LONDON, July 27 U.S. First Lady Michelle Obama
told American Olympians on Friday that it was an "otherworldly"
experience for her to be in London to witness them compete on
the world stage.
"Some of my fondest memories growing up and even as an adult
for that matter involved watching the Olympics on TV. I know
each of you probably were in that position," she said while
addressing the U.S. team ahead of the Opening Ceremony later in
"Being here is otherworldly for me, you know. I am still so
inspired by all of you. I am still in awe of everything you have
She added with a smile: "Try to have fun. Try to breathe a
little bit. But also win, right? In the end winning is good."
As part of her visit as the lead of the U.S. Olympic
delegation, she is expected to attend a reception hosted by
Queen Elizabeth at Buckingham Palace and meet Samantha Cameron,
the wife of British Prime Minister David Cameron.
The highlight of her visit will be the Opening Ceremony - a
three-hour extravaganza at the Olympic stadium built in a
previously run-down area of east London.
The ceremony, due to be watched by a global audience of more
than one billion people, begins at 2000 GMT.
Speaking at the University of East London, where American
athletes have a training facility, Obama said watching the Games
had inspired her father, who suffered from multiple sclerosis,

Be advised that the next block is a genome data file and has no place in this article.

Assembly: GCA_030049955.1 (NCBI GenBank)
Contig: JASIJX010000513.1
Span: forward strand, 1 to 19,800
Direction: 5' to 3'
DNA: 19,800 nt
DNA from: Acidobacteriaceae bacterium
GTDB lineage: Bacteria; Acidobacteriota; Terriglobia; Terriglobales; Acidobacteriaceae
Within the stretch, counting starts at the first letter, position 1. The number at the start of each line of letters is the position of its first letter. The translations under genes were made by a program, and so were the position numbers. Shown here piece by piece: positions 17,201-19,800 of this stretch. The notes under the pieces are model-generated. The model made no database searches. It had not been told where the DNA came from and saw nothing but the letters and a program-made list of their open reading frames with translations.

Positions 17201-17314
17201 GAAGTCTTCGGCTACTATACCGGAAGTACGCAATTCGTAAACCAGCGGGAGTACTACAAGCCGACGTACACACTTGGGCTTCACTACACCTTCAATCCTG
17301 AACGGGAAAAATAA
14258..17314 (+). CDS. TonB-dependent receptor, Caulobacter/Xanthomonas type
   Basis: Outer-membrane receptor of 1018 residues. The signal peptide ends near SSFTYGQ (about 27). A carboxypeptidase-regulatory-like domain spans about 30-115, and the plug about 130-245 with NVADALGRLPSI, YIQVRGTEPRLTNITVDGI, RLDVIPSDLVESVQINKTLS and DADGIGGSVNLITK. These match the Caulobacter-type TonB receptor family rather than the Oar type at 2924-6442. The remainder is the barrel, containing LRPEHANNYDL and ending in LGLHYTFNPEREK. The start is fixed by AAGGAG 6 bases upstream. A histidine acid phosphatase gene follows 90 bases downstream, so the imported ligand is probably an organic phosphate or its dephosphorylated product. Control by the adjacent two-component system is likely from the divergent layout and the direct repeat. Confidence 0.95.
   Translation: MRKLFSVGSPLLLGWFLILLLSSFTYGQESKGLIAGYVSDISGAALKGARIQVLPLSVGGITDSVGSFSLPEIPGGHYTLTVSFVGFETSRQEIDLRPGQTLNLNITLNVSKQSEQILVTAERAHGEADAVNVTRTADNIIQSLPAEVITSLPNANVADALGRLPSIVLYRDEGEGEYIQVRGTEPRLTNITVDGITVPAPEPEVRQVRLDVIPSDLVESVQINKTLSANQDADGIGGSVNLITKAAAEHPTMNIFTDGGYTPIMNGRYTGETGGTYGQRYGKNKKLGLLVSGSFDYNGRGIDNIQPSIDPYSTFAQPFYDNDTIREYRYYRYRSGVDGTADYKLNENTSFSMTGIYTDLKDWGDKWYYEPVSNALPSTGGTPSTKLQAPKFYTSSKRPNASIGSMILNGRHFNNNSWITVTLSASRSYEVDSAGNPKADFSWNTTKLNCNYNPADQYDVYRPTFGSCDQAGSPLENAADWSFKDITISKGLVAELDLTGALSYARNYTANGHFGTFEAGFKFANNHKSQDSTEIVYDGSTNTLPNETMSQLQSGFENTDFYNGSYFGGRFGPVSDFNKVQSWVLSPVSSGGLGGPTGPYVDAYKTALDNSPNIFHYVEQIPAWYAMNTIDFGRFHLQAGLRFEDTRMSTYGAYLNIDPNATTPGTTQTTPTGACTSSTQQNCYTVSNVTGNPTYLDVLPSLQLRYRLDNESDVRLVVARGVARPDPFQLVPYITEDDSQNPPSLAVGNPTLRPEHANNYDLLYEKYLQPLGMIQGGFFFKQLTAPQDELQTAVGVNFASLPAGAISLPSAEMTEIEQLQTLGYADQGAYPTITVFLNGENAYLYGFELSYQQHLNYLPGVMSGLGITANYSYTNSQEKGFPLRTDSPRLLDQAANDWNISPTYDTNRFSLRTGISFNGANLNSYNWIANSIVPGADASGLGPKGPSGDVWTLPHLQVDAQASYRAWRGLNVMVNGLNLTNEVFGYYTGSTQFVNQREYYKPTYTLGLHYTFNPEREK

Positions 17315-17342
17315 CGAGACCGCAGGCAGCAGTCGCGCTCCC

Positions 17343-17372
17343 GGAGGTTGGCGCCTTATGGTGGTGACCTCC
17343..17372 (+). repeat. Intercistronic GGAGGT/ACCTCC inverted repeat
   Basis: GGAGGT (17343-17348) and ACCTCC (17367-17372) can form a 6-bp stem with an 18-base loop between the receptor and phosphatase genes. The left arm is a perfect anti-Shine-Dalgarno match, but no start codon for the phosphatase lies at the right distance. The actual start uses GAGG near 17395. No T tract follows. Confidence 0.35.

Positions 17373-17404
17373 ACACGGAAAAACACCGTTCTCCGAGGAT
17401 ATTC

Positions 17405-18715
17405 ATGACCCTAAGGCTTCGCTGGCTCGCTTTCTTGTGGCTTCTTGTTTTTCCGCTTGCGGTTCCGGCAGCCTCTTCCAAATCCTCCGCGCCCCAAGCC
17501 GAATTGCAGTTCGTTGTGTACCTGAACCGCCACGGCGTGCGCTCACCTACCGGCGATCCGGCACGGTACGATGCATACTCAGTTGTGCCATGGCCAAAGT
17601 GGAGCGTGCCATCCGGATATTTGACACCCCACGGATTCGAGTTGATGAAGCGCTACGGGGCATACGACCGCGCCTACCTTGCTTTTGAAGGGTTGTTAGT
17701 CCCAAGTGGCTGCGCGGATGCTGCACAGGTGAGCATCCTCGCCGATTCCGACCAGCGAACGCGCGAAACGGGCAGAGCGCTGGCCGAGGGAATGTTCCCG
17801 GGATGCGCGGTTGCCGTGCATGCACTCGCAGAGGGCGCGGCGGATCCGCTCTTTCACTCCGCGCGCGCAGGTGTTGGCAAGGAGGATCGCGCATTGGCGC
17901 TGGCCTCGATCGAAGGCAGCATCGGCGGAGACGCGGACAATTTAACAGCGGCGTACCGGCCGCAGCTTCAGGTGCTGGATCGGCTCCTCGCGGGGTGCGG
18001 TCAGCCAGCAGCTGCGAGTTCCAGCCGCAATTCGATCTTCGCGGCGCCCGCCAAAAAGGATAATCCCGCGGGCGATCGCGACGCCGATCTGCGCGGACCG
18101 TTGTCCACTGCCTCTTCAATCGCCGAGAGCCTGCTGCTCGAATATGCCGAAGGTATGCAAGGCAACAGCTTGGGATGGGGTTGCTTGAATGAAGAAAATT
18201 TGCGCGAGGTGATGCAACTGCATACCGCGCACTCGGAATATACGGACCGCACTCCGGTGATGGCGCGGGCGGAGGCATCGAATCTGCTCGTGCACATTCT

to retain his athletic spirit.
"In a matter of several years he went from a man who was
once a thriving competitor - he was a boxer and swimmer
throughout high school - and then he was stripped of all of his
hopes," she said.
"But he retained his love of sports truly. And the Olympics
was a special time for him to watch amazing athletes of all
abilities compete on the world stage...So these games especially
affected our little house on the south side of Chicago."
She and U.S. President Barack Obama have taken an active
interest in the Olympic movement, travelling to Copenhagen in
2009 to pitch Chicago's failed bid to land the 2016 Summer
Games, which will be hosted by Rio de Janeiro.
She has also spearheaded efforts to get children physically
fit in a country where obesity is on the rise.
"You never know who you are inspiring. You just never know.
From a family like ours on the south side of Chicago to young
athletes who are going to pick up a soccer ball or start running
after watching something that you all do," she said.
"I know for many of you that's how you got here watching
someone else ... we are proud of you all. And try to have some
(Writing by Maria Golovnina; Editing by Mark Meadows;
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